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Patrick Corbin has never had a particularly good fastball. Even when he was able to dial it up to the 96-97 mph range, the results were never particularly great.
Opposing batters have hit .298 against his four-seam fastball and .301 against his sinker for his career, with ISOs allowed of .179 and .161. Even given the relatively low standards for fastballs around baseball, Corbin's has been especially whiff-averse, picking up a swinging strike on 6.2 percent of his four-seamers and 4.9 percent of his sinkers.
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In April, he was averaging 92.5 mph with his sinker (the primary fastball he uses) while maxing out at 95.7 mph; on Monday against the Brewers, he topped out at 92.6 mph. And this isn't a new thing either, as that was actually the hardest pitch he'd thrown since late-April. On average, his sinker has lost 3.1 mph from May to April, the largest drop in the league from one month to the next. It's the worst fastball velocity we've seen from Corbin since a lone start in September 2012:
This is obviously bad news, right? Here's the surprising thing: Not so far, at least.
Corbin was tagged for four earned runs Monday, however he had allowed just two before going out for the seventh inning. Before that, he had allowed just two runs in 11 innings in his previous two starts, and has allowed just 12 hits in 17 innings in May overall. If Corbin's declining fastball is a warning sign, it hasn't shown up in his performance.
And the reason why isn't hard to see: Corbin has been less fastball dependent than ever before. Given his previously documented issues with the pitch, it's no surprise that he's throwing it about half of the time.
(Note: Corbin has also almost entirely ditched his changeup, a pitch he fared even worse with throughout his career. He has only thrown four all season, per BrooksBaseball.net, a number so low it might well be a classification error.)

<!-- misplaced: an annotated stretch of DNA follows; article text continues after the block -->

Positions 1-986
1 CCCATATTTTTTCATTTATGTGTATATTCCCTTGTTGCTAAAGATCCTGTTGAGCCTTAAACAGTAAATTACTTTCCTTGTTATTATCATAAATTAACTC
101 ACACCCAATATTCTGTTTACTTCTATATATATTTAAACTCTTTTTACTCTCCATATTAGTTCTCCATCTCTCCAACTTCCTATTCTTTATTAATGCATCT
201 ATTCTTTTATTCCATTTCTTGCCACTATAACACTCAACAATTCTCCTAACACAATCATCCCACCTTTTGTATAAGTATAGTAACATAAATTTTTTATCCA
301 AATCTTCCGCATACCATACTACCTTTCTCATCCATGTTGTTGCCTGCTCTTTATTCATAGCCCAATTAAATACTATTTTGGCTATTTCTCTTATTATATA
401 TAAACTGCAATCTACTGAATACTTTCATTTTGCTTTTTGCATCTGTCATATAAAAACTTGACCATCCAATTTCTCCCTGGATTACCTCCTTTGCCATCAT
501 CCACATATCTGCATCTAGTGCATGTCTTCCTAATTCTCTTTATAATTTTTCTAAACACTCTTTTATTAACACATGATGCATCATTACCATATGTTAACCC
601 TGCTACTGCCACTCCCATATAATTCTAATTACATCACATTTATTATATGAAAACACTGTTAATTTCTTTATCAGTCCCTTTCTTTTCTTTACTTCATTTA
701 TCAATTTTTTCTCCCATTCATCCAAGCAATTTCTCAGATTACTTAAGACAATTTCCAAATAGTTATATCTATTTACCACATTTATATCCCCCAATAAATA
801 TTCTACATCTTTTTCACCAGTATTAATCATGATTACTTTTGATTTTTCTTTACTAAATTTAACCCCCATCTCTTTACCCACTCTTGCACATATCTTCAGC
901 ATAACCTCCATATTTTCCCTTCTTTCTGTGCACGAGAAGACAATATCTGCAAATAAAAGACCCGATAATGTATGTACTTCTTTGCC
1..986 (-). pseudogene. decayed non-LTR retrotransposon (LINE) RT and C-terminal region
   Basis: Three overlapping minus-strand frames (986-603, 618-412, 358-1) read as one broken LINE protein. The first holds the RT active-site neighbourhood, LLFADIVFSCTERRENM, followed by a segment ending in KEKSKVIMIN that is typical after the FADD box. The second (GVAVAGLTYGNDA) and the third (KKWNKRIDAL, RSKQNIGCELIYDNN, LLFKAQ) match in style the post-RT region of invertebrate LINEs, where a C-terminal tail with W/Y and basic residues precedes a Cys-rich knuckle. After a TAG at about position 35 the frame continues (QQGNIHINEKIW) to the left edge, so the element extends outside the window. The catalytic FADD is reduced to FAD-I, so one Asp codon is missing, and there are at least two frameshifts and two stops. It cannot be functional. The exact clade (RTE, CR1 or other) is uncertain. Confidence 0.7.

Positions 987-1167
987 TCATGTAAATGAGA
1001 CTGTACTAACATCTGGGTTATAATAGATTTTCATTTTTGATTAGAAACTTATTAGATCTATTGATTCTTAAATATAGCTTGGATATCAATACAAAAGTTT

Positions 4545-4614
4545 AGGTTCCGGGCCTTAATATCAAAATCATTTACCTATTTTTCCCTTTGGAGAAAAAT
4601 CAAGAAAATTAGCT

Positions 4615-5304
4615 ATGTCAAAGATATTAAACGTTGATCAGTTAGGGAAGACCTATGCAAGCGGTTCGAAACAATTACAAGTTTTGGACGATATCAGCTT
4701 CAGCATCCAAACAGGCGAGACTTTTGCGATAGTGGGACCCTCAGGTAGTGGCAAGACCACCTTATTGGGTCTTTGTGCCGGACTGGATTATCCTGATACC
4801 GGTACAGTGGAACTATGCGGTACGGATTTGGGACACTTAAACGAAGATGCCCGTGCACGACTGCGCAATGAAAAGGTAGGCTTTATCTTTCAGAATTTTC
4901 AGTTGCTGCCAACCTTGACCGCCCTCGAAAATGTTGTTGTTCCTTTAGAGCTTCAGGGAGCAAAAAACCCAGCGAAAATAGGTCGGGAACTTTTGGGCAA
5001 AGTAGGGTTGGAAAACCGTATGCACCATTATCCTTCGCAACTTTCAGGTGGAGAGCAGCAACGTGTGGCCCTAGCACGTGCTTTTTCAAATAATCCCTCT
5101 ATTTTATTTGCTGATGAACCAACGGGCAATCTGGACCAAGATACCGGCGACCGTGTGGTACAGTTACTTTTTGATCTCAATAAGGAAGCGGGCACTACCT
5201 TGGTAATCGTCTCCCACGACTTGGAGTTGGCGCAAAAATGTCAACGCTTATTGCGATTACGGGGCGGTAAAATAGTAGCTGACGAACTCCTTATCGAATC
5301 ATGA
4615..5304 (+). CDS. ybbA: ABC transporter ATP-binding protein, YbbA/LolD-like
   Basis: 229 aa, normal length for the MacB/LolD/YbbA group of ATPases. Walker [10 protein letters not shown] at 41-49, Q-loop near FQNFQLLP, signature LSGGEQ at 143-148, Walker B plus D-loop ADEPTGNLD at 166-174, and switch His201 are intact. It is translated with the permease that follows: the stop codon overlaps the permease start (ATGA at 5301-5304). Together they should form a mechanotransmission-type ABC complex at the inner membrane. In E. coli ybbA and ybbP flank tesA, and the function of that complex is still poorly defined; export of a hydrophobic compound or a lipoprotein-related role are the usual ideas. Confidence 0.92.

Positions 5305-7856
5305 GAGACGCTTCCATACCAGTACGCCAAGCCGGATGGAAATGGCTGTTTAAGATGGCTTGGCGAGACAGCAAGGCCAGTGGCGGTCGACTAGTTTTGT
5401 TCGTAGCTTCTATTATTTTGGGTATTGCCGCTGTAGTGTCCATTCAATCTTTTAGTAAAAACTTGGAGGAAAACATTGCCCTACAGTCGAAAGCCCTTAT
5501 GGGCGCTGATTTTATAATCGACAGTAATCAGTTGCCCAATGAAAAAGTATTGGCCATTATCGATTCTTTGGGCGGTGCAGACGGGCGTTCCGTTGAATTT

Corbin's slider has always been his best pitch, and he's pulling a Lance McCullers, using it in such a way that it might as well be his primary pitch:
Corbin threw the slider 36 times Monday, and he baffled opposing hitters, inducing 14 whiffs on 17 swings — a whopping 82.3 percent of the time. He has also introduced more of a slow curveball this season, using it about 11 percent of the time after never having it as part of his arsenal before.
All this is to say, Corbin's approach makes sense, and it works. Even with a significant drop in fastball velocity, we haven't necessarily seen a significant dip in production because he isn't using the fastball very much. The sample size isn't huge, of course, but Corbin has mostly kept rolling right along, striking out 29.9 percent of opposing batters of the three starts during which his velocity has declined. Velocity isn't everything.
That doesn't mean there is no reason to be worried, of course. If Corbin is proving he can be effective despite diminished velocity, that still isn't answering the more fundamental question: Why is his velocity down in the first place?
For his part, Corbin hasn't expressed much concern about the drop in velocity. And we haven't really seen much of a change in his release point so far, one of those tell-tale signs of a hidden injury.
So, if Corbin says he feels fine, and it's not impacting his performance, all's well, yes?
Probably. I can't say definitively, because, well … he's presumably not throwing his fastball 90 mph on purpose! Something's going on here. It might be something small and correctable, a mechanical hitch the Diamondbacks' coaching staff can identify and fix.
Or it could be something more ominous. Corbin has a reputation of being injury-prone, but he has actually only been on the disabled list once in his career when he underwent Tommy John surgery in 2014. He missed a season and a half as a result of that injury, but hasn't missed time since. The track record here actually isn't as bad as you think.
Still, this is about as glaring as red flags get. Typically, pitchers don't lose 3 mph off their fastballs for no reason. Maybe Corbin is fine physically, and he'll either revert back to his old self or continue to pitch with diminished velocity. As I said before, I think he can pitch effectively like this. The question is, how long can he pitch at all?
I know my co-worker Scott White isn't worried, and would gladly trade for Corbin, velocity be damned. I'm going to go try to work out a deal with him.